*Aunty Denrele,
Your write up-To be a critic: say nothing positive, do nothing positive and be nothing positive in the Vanguard Newspaper of Sunday, November 17, 2013 is a treasure.

The current crops of Christian leaders are half-baked religious leaders who never studied comparative religion to have a wider scope. They are shareholders in most of these interest charging bank, who see Islamic Banking as a challenge to their business.

They teach their members nothing, but hatred, intolerance and aggressions towards other faith.

Thanks for being your father’s daughter.
Tajdeen Ozimede

Another mail:
I just read your article and it’s clear you belong to the APC; so whatever the party faithful does is okay by you. Your choice really.  Point is, the South West has turned a page and people ARE murmuring and for good reasons. I also assume you’re a Muslim. Kindly read the article of Dele Sobowale( right above yours) and juxtapose that with the rising discontent from hitherto quiet quarters about the perceived Islamisation of the South West. Currently ALL the governments of the states therein ARE governed by people of ONE faith. In a multi faith society like ours, trouble is brewing. Please, please, please know this for sure: many of the people talking about Osun State and his not too subtle tilt towards his faith in the major ARE not officials of CAN nor the PDP: both of which you clearly despise. Apolitical (without affiliation to any political party in Nigeria) people are seriously worried about Osun State and the religious tensions brewing.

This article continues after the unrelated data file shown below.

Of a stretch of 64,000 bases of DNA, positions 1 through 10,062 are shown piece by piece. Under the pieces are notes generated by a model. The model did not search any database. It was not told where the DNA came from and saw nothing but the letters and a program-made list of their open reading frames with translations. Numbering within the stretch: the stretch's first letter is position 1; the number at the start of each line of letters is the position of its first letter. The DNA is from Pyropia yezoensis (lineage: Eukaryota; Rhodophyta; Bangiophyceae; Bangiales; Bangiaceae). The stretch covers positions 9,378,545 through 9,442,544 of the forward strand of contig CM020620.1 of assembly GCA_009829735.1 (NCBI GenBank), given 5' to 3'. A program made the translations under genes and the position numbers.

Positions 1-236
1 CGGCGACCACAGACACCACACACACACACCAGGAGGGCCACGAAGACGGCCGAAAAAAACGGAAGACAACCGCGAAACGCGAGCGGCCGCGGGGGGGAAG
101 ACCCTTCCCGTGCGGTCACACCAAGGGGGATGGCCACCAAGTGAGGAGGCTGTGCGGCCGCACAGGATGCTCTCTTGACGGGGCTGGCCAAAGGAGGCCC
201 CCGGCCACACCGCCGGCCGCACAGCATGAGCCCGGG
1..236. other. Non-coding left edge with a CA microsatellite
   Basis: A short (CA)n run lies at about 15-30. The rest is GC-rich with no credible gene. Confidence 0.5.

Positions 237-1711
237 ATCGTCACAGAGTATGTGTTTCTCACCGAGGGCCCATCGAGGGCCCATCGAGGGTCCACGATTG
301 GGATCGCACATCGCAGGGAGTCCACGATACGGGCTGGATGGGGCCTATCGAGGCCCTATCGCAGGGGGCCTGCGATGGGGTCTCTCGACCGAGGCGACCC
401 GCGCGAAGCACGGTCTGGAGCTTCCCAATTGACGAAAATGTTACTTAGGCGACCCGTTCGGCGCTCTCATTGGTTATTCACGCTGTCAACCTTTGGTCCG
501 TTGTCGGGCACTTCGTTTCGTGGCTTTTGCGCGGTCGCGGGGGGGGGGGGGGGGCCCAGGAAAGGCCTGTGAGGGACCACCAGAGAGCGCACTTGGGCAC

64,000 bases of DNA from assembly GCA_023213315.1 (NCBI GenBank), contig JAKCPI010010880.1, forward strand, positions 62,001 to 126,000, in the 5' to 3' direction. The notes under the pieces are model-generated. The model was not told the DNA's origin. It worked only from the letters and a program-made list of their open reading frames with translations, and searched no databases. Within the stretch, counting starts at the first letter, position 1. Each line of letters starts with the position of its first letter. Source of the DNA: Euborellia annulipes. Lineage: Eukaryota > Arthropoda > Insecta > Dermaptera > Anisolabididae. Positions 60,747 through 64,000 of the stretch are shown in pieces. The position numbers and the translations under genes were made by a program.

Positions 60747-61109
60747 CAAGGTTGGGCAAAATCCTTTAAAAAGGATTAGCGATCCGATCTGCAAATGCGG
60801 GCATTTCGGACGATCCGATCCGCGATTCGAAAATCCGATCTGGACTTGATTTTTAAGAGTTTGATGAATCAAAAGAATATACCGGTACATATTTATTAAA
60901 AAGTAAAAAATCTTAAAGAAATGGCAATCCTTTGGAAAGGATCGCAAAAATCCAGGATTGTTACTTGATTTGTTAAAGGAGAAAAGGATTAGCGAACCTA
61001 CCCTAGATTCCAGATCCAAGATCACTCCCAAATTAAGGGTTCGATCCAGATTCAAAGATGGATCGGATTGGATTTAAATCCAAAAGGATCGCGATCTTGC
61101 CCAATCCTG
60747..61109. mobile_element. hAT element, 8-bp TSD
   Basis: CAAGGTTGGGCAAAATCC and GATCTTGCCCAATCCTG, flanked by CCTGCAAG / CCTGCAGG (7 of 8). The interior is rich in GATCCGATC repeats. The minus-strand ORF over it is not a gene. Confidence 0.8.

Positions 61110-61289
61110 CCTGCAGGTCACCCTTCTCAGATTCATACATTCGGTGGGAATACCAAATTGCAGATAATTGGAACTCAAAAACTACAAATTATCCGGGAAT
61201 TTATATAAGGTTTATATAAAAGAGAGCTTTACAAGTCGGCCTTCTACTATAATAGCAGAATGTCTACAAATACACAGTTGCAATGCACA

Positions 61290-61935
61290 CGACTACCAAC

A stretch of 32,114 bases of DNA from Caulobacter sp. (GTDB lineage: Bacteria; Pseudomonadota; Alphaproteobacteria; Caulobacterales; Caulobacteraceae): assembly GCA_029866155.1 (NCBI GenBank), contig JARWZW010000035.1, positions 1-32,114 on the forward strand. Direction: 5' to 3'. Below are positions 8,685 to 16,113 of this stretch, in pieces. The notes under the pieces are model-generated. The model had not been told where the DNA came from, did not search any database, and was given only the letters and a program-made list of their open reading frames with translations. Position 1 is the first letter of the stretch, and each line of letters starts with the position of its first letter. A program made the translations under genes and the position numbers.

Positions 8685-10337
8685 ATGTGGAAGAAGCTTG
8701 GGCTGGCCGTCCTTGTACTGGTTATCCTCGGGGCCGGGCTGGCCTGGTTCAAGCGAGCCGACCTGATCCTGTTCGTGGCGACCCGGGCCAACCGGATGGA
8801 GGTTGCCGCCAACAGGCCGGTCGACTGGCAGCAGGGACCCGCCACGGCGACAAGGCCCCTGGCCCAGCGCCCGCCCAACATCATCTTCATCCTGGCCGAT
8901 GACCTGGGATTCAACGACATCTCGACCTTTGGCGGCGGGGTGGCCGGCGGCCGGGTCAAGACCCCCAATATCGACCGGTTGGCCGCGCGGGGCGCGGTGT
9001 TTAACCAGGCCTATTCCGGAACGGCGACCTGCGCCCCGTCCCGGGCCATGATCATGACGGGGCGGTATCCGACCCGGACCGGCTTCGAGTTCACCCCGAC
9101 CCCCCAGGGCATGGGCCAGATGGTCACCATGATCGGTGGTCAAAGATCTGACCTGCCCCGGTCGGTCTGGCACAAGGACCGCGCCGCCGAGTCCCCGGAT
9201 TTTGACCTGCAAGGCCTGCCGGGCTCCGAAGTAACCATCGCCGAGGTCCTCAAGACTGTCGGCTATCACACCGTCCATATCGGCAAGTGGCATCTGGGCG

Name calling is an APC thing so the tone of the article wasn’t a surprise. Just listen to people more.
My response:
Dear Reader,
I have not stepped on Nigerian soil for over 26 years, I have no affiliation to any political parties in Nigeria! Frankly speaking, The Nigerian brand of politics is too toxic for my liking. If you read my column often, you will know that I am not a big fan of any Nigerian political party. The victims are ordinary Nigerians and if we don’t have an opinion then we are no better than those dividing our nation along religious and tribal lines. Thank you for your email and you are entitled to your views as I am to mine.

Kind Regards,